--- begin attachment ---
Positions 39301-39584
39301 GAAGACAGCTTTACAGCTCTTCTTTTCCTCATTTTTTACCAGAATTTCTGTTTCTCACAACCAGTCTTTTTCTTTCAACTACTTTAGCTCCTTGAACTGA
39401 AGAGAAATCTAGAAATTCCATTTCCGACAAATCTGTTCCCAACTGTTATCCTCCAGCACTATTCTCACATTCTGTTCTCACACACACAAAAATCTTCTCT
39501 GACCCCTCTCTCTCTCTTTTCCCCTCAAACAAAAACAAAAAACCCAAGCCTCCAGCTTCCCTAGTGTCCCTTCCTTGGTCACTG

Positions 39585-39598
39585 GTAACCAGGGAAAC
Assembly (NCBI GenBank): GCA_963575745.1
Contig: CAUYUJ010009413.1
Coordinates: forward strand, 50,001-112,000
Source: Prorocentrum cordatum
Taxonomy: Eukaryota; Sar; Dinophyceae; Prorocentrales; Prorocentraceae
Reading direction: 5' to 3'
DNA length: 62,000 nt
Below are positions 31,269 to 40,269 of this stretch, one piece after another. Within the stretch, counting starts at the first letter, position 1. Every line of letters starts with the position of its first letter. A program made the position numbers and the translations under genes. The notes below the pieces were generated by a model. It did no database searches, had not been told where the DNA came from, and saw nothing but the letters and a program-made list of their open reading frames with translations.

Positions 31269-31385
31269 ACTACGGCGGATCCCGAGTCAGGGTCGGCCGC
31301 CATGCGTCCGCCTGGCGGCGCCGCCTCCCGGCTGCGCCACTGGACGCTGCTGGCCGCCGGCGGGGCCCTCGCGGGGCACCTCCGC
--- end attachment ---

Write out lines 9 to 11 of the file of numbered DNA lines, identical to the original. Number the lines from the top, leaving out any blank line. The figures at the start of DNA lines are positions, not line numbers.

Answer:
Coordinates: forward strand, 50,001-112,000
Source: Prorocentrum cordatum
Taxonomy: Eukaryota; Sar; Dinophyceae; Prorocentrales; Prorocentraceae